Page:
“At the beginning of the automobile age, in that most car crazy of places, Southern California, roadways were dotted with eye-catching beacons for travelers. Diners shaped like chili bowls, pigs, and coffee pots; hotels and theaters in Aztec and Mayan motifs; and all matter of oddly shaped buildings were part of the western architectural landscape–a trend that spread across the country.”
Programmatic architecture, more commonly referred to as “California Crazy,” was a visual mainstay along the roads and highways of southern California for much of the early half of the 20th century. It was not surprising then when Disney cartoon makers drew inspiration from programmatic design when creating the 1949 Donald Duck short All in a Nutshell.
In the cartoon, Donald Duck is the proprietor of a roadside stand called Don’s Nut Butter. Shaped like a giant walnut, the stand is not just simply a background element–it is the gag that propels the story. Coveting this huge “nut,” Chip and Dale set about attempting to crack its shell. When they breech an opening near the top, they discover its non-organic nature, but then decide to instead dedicate their efforts to pirating off as much of the duck’s nut butter as they can possibly manage.
Don’s giant walnut was inspired by numerous roadside establishments that were typically produce stands or counter service cafes. Very similar in appearance and style to the Nut Butter stand was the Jumbo Lemon, one of a chain of drink stands with locations throughout California. Other notable examples included the Chili Bowl, the Mushroom Cafe and the Tamale, all small diners that sprang up in southern California during the 1920s and 1930s.
Two years prior to All in a Nutshell, Disney animators made reference to one of the most famous examples of programmatic architecture, in the 1947 feature film Fun and Fancy Free. At the end of film, Willie the Giant is seen walking through the Hollywood landscape, searching for a “teensy-weensy little mouse.” He spies the famous bowler hat architecture of the Hollywood Brown Derby Restaurant, picks it up and places it on his head. This very funny and then quite topical gag poked fun at the original Hollywood Brown Derby on Wilshire Avenue and its over the top California Crazy design.
When Disneyland opened in 1955, it could be said that it was in many ways an extension of California Crazy, taken to a much more sophisticated level of design and execution. But the Walt Disney Company would in fact revisit programmatic architecture in the style’s more historic context when, in 1989, the company recreated an idealistic golden age of Hollywood as part of the theming for Disney-MGM Studios. Included in the park’s initial design were two very distinct homages to 1930s era California Crazy motifs. Both were located into the Echo Lake area of park; both were counter service food establishments (as were the vast majority of vintage-era programmatic buildings), and they both bore thematic connections to early Hollywood productions.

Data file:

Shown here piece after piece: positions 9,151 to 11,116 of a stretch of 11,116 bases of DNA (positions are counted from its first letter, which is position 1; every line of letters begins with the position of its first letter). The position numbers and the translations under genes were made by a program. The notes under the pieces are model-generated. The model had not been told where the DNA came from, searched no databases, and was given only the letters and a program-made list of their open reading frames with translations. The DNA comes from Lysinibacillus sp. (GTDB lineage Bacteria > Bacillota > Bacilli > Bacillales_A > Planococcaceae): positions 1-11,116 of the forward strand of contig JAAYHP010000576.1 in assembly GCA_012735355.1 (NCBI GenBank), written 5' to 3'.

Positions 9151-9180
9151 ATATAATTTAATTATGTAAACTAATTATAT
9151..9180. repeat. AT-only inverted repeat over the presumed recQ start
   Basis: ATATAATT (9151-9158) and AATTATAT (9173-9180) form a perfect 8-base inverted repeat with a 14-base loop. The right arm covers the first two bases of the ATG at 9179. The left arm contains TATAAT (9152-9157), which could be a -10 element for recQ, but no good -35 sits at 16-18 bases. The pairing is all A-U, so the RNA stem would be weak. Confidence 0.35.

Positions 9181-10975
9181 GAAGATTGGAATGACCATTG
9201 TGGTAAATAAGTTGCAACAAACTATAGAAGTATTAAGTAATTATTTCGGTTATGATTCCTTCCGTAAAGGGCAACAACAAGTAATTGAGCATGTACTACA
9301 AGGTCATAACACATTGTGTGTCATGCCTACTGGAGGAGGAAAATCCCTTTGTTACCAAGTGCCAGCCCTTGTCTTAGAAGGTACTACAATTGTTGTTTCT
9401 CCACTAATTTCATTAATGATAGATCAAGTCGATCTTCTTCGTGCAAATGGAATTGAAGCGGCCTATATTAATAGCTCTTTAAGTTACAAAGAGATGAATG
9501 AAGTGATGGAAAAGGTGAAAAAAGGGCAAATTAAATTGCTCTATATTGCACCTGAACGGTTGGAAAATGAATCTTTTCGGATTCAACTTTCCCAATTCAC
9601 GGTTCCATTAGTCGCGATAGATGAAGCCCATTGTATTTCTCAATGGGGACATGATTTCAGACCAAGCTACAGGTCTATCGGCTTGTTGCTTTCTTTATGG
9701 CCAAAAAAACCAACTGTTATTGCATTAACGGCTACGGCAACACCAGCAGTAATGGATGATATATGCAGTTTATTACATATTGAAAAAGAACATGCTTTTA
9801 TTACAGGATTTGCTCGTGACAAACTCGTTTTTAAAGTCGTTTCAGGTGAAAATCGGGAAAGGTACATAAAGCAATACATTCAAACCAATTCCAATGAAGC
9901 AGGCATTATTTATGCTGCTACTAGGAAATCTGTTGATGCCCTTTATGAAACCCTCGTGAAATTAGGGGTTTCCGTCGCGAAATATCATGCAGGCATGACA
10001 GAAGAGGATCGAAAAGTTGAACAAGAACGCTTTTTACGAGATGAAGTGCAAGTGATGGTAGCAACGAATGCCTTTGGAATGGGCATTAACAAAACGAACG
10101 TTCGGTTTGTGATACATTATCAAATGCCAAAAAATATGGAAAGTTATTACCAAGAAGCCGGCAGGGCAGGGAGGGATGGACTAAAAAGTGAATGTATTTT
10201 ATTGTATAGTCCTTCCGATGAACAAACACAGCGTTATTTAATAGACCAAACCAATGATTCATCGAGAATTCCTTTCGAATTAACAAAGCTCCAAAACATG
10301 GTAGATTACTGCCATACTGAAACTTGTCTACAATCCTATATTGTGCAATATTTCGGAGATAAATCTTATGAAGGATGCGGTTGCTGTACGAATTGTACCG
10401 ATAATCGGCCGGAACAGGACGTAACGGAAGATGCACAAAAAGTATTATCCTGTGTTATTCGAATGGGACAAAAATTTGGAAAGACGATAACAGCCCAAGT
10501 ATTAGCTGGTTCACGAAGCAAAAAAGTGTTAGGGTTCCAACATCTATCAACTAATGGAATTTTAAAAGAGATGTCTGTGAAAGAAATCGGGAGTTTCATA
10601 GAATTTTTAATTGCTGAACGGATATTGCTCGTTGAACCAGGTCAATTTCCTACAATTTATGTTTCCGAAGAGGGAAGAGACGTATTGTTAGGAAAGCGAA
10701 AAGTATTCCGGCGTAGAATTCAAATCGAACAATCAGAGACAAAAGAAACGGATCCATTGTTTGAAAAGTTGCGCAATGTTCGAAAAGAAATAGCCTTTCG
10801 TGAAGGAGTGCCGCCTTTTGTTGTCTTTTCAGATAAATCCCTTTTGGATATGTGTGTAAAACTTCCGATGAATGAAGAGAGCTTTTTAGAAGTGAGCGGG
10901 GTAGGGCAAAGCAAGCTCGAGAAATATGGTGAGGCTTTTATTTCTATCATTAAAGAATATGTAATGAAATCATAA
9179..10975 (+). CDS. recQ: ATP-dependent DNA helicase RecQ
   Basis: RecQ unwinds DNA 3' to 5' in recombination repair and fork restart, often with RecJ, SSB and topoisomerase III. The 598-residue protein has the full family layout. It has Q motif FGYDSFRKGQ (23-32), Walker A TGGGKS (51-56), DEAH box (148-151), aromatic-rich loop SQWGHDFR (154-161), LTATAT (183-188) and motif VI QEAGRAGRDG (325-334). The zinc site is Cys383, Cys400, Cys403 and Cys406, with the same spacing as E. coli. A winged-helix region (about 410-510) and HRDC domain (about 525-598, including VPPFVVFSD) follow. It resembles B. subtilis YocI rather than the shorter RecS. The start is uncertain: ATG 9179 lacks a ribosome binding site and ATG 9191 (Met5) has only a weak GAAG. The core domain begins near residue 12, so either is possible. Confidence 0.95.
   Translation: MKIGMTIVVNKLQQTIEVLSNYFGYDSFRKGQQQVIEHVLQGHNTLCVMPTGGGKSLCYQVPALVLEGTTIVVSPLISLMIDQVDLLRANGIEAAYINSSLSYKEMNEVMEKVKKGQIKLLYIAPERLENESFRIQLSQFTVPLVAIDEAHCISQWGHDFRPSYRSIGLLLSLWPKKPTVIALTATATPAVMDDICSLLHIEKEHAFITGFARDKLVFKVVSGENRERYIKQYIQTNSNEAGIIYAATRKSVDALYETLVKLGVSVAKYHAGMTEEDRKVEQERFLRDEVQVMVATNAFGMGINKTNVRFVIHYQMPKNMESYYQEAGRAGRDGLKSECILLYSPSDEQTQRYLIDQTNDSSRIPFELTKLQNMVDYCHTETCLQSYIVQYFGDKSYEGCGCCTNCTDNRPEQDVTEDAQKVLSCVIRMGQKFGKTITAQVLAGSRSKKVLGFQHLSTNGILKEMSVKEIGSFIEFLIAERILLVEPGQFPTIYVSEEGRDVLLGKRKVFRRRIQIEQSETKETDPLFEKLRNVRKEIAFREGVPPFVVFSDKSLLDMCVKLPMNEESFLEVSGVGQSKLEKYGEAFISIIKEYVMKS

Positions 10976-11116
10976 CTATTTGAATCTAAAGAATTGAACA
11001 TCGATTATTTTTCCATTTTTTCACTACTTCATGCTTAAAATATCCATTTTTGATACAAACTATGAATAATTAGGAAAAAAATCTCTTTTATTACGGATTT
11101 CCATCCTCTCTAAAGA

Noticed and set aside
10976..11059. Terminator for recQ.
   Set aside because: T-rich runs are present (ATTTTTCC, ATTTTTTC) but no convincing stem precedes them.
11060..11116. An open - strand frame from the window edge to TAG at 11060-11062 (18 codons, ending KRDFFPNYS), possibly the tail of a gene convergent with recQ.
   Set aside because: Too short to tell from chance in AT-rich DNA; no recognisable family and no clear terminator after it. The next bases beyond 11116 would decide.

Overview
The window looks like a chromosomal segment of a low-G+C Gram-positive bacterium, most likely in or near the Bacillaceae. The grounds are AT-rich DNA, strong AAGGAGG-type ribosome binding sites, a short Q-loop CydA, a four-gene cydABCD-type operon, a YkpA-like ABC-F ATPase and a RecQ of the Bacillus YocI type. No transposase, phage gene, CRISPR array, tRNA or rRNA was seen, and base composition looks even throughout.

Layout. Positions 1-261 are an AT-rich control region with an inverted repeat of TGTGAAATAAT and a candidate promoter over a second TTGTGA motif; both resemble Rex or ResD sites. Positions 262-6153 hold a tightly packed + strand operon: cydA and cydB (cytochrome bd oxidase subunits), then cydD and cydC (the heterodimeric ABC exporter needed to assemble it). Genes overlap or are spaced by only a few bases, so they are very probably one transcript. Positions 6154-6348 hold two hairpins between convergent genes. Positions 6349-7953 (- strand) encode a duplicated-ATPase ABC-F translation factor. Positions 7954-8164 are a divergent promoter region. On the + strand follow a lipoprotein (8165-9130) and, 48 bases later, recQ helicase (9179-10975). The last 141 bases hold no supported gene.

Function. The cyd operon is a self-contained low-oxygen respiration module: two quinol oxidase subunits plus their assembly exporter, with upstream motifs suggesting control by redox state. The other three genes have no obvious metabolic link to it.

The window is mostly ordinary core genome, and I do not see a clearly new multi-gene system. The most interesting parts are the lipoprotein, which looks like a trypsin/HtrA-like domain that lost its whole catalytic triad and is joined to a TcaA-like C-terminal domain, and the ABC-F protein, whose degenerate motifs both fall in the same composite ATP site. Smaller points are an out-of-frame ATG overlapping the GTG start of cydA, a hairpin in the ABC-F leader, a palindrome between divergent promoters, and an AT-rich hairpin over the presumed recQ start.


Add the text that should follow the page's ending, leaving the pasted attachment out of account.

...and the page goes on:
Dinosaur Gertie’s Ice Cream of Extinction paid homage to the star of Windsor McKay’s landmark animated cartoon from 1914. Dinosaurs have long been a popular subject for novelty architects and Gertie is similar in design and scale to other roadside dinosaur structures. Other creature-inspired establishments ran the gamut from dogs and chickens to pigs and fish.
Min and Bill’s Dockside Diner was inspired by the 1930 film Min and Bill starring Wallace Berry and Marie Dressler. Imagineers drew on the movie’s waterfront setting to create the counter service venue that takes the form of a vintage tramp steamer. Nautical design was an especially popular theme of California Crazy, distinguished typically by land-bound ships, boats and even inspired interpretations of Noah’s Ark.
In an interesting, and somewhat ironic twist, Imagineers did not reproduce the original bowler hat design when they recreated the Hollywood Brown Derby Restaurant at the Studios park. Instead they based the signature eatery’s design on the Hollywood Brown Derby location that was built near the intersection of Hollywood and Vine. But Imagineers did recreate the storefront facade of the Darkroom, a well known Hollywood retail store, for the park’s own camera shop on Hollywood Boulevard. And it certainly could be argued that the oft-debated (and recently removed) giant Sorcerer’s Hat that became an icon of the Studios is but another shining example of programmatic architecture.
One final interesting Disney-California Crazy connection to make note of: comics writer-illustrator Dave Stevens incorporated one of the more famous programmatic structures, the Bulldog Cafe, into his graphic novel The Rocketeer. Disney recreated the cafe when it adapted the work into a film in 1991, and that particular set piece resided for a number of years on the back lot at Disney-MGM Studios. The original Bulldog Cafe dated back to the 1920s and was located on West Washington Boulevard in Los Angeles. A very similar building, called the Pup Cafe, was a popular hot dog stand and served the citizens of Venice, California during the early 1930s.